In its company history spanning more than 150 years, BASF has seen a number of global crises. The chemical company, which was founded in 1865 as the Badische Anilin- & Sofa-Fabrik, has put this away in an impressive way in many cases and has emerged from them stronger in some cases. The latest business figures of the Dax Group now also show how quickly BASF is leaving the global corona pandemic behind.
In the second quarter of 2021, a trend that could already be observed at the end of 2020 continued. As a chemical company and raw material manufacturer, BASF is one of the so-called early cycle companies. These are companies that benefit in a special way from the early phase in an economic cycle – as is currently the case. Because at the beginning of the year, the global economy recovered more from the corona-related economic dip than expected.
Strong start to the year
This is also reflected in the most recent preliminary key figures of the traditional Dax group. After a strong start to the year, a strong June quarter followed for BASF. Group-wide sales were 19.75 billion euros – an increase of 55.8 percent compared to the previous year, which was characterized by Corona.
BASF benefited from higher prices and sales volumes. However, currency effects had a negative impact. Overall, however, the average expectations of the analysts for the proceeds of 17.16 billion euros were clearly beaten. This was also evident on the results page. Earnings before interest, taxes (EBIT) and before special items rose from just 226 million euros in the previous year to 2.36 billion euros. In this case too, market expectations were exceeded.
Record sales within reach
The positive development is likely to continue, according to the corporate management, and accordingly higher annual targets have recently been announced for the second time: The sales forecast has been increased from 68 to 71 billion euros to 74 and 77 billion euros, while the target range for EBIT before special items is from 5.0 to 5.8 billion euros was raised to 7.0 to 7.5 billion euros. With the increase in the forecast, BASF is not only aiming for a significant increase compared to the pre-crisis level, but could even record the highest sales in the company’s history in the end.
In the medium to long term, BASF would like to secure its profit with the help of an even stronger concentration on the Asian market (especially China) and with megatrends such as battery production. BASF management assumes that China’s share of the global chemical market will increase from currently over 40 percent to almost 50 percent by 2030.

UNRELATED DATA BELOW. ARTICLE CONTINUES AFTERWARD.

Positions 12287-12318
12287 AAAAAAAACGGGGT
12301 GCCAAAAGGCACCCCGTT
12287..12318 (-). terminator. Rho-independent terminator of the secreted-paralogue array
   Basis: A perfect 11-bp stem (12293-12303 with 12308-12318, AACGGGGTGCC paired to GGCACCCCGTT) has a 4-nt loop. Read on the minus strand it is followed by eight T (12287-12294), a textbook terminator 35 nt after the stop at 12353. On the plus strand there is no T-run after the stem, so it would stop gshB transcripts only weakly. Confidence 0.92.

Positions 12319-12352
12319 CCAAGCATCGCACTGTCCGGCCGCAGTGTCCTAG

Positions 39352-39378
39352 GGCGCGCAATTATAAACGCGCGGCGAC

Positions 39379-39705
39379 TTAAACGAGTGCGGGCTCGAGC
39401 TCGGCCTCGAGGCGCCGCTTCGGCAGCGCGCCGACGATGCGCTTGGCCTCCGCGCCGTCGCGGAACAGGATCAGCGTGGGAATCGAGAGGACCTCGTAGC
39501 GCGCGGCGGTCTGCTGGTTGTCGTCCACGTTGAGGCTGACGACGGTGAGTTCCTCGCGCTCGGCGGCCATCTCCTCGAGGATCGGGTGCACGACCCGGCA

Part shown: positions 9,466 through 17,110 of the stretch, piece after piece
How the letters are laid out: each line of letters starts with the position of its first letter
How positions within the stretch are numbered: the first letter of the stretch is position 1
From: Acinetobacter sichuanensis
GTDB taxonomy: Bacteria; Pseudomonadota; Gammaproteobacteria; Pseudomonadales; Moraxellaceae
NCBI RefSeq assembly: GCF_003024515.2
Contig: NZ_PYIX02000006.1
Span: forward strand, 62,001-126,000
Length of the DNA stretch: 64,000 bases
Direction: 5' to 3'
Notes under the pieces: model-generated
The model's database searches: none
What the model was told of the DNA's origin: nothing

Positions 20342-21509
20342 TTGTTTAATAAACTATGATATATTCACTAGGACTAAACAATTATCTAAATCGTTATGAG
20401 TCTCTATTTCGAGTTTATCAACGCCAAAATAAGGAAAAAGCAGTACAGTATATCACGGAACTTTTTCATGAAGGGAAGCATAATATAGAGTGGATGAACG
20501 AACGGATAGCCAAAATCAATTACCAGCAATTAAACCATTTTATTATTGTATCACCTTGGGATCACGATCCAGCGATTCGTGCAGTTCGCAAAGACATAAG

Sluggish share price development – but strong dividend
BASF shareholders should see the current development with pleasure, because they have only been able to make limited returns on the Group’s shares in recent years. While BASF continues to be one of the high-dividend stocks and currently offers a dividend yield of 5.1 percent (based on the 2020 closing price of EUR 64.72), the share price development has been quite disappointing – although it is now increasingly becoming apparent that the Dax Title could soon pick up on its old heyday.
Because after the paper collapsed between January 2018 (record high at 98.80 euros) and March 2020 by a peak of 62 percent to 37.40 euros, the price temporarily fell back to just above the 67 mark by mid-July of this year work upwards.
The BASF share is now trading above the 200-day line again, which means the overall upward trend. If the breakout above the previous 2021 year high from April at 72.90 euros and the 2019 top at 74.60 euros succeeds, the railway would be chart-technically free up to the 2018 all-time high at 98.80 euros. In the long term, too, there are good chances for prices to continue to rise.
Anyone who has been a BASF shareholder for many years has been able to invest his money solidly. Over the past 30 years, for example, the BASF share price has risen by an average of 8 percent annually, making the share as good as the Dax (+8 percent annually). A one-off BASF investment of EUR 1,000 in July 1991 would have resulted in a depot position value of around EUR 10,060 to date. But one should also be fair for once and look back on the last decade: whoever invested 10,000 euros in BASF ten years ago has just under 11,000 euros in their depot today. This means that the BASF share barely increased during this time, while the Dax or the European industry index Stoxx 600 Chemie, for example, more than doubled.
Most of the analysis houses recommend buying
The fact that business is going better again could, however, fuel the course again. According to data from Vara Research, 52 percent of the analysis houses currently recommend buying the shares, 40 percent recommend a hold position and only 8 percent recommend selling BASF shares. The average price target is 81 euros.
It should also be exciting for BASF shareholders with regard to the majority stake in Wintershall Dea. This is in focus not only because of its financial participation in the criticized Baltic Sea gas pipeline Nord Stream 2, but also because of its planned IPO, which was already planned in the second half of 2020. Analyst Peter Spengler from DZ Bank recently wrote that the IPO of Wintershall Dea could be a positive impetus for the BASF share price – BASF shareholders would probably welcome that.